Sony builds some of the world’s best camera technology—so good that even competitors like Apple and Nikon buy their sensors. Now, Sony’s cramming some never-before-seen, next-generation guts into three of its hottest cameras. The new A7R II, RX10 II, and RX100 IV are promising unheard of levels of performance.


From the outside, it may not look all that different from its excellent predecessors, but the new $3200 Sony A7R II sounds like a beast for low-light photography and videography. Sony’s says it’s created the first full-frame backside illuminated sensor, a 42.4 megapixel monster with a native ISO range of 100-25600 (expandable to 102400), a ridiculous 399 phase detection autofocus points (plus 25 contrast AF points for full frame coverage) and the 5-axis stabilization system that wowed us on the A7 Mark II.


In other words, Sony’s promising this camera will basically see in the dark, lock onto targets like a guided missile, and keep them in sharp focus till you’re done shooting.


Oh, and it’ll shoot 4K video using the entire full-frame sensor. But for best results without pixel-binning that causes ugly jagged edges, you’ll have to switch to a super-35 sized crop mode. Other additions include a redesigned grip and shutter button like the a7 markII, a silent electronic shutter mode, and an upgraded OLED viewfinder with a .78x magnification. Sony is also coming out with 5-inch 1080p monitor you can mount right on the hotshoe to check critical focus and exposure while shooting video (no price on that guy yet).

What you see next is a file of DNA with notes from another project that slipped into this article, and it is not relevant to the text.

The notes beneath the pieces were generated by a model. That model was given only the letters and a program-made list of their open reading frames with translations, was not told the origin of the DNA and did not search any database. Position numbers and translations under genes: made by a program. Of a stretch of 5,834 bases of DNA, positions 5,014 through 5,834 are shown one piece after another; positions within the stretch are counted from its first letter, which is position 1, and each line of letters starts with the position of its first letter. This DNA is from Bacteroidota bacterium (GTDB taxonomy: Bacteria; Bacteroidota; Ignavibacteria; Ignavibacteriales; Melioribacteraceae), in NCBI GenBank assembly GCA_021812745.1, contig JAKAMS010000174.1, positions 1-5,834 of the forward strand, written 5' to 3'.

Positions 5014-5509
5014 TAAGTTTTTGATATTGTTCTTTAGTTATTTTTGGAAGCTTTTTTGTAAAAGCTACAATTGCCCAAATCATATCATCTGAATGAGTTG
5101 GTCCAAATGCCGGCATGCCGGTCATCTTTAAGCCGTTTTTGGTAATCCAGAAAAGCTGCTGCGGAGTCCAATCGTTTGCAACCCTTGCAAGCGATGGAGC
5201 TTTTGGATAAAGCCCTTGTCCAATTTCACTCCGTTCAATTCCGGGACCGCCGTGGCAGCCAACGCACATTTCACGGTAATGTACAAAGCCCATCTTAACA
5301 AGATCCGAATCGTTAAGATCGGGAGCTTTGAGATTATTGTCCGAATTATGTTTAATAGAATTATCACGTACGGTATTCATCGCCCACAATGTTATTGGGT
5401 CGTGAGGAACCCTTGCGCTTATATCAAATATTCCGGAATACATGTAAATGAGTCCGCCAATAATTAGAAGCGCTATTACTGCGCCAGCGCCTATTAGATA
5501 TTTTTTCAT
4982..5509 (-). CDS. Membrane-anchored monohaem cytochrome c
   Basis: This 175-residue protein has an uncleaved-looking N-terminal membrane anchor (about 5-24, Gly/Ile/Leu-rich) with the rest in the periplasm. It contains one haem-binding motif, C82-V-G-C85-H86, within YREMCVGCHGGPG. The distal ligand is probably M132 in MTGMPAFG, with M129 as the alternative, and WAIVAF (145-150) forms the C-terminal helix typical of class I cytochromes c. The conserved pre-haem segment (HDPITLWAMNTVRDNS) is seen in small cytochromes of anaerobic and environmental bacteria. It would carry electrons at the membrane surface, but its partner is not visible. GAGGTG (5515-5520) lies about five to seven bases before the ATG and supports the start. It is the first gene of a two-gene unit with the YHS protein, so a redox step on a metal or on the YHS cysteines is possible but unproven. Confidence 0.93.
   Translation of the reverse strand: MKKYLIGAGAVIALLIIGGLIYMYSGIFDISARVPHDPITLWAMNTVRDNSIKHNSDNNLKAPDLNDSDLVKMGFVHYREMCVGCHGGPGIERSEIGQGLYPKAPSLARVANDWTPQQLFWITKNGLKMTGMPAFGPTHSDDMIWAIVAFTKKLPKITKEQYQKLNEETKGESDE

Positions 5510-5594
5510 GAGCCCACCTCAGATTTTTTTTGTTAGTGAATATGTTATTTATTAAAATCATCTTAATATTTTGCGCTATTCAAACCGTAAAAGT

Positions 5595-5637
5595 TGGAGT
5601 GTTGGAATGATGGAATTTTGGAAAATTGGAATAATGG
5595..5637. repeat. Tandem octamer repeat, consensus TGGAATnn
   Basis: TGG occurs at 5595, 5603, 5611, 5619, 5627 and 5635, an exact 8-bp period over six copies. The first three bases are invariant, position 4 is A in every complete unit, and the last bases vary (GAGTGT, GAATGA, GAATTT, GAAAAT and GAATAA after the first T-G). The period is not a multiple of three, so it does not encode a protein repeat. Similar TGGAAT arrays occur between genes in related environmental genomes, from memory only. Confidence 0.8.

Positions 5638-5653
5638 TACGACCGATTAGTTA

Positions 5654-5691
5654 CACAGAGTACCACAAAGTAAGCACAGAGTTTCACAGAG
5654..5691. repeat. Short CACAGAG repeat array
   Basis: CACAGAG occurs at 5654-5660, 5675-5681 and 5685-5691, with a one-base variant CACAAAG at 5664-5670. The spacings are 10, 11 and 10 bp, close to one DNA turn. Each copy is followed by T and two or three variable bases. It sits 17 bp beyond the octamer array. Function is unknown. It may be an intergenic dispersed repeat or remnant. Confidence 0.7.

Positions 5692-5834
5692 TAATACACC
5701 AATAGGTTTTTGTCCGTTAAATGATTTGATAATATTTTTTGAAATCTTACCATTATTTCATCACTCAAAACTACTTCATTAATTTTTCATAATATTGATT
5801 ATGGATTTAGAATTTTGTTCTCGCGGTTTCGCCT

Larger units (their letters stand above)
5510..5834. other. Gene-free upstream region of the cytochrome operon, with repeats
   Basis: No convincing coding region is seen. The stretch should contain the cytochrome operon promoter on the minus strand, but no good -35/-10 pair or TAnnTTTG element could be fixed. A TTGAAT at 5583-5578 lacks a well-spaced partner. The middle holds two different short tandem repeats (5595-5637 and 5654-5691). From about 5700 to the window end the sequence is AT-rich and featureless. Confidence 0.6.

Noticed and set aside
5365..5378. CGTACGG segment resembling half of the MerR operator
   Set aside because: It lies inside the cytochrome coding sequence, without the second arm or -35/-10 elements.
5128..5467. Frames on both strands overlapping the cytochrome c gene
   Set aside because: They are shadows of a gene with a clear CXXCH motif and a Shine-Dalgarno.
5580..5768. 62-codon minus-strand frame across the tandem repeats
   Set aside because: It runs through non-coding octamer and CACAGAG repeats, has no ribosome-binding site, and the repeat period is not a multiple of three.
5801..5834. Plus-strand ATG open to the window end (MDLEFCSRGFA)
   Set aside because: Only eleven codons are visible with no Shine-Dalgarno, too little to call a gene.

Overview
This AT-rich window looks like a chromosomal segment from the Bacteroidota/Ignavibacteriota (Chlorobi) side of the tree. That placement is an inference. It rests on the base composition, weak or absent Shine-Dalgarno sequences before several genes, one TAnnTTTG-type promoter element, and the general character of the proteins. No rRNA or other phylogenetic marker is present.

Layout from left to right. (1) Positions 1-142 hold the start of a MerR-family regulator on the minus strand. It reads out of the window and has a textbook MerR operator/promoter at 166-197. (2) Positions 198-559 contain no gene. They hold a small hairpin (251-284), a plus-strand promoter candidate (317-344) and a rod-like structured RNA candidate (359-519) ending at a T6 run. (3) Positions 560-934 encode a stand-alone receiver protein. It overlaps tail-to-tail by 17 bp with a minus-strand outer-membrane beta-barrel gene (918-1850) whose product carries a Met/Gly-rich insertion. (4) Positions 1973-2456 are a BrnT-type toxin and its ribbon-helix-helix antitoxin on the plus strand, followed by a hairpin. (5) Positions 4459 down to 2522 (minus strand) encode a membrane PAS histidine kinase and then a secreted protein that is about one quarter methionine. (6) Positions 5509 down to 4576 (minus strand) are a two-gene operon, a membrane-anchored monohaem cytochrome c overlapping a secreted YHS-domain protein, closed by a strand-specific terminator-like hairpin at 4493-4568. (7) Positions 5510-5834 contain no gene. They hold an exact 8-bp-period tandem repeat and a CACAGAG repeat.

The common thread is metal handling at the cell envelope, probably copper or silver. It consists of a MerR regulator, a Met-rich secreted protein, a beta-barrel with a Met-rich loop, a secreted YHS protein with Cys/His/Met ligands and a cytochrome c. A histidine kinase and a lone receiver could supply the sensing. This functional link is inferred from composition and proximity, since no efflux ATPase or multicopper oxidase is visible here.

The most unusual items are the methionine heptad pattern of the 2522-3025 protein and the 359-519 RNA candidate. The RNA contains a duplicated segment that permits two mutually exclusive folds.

Where does that all leave Sony’s $2500 A7S, the previous full-frame video champ? Not certain, but despite the Sony heralding the low light capability of the A7r Mark II, it still can’t match the super-duper high ISO chops of the A7S, which goes to 409,600.

Bottom line on the A7r Mark II: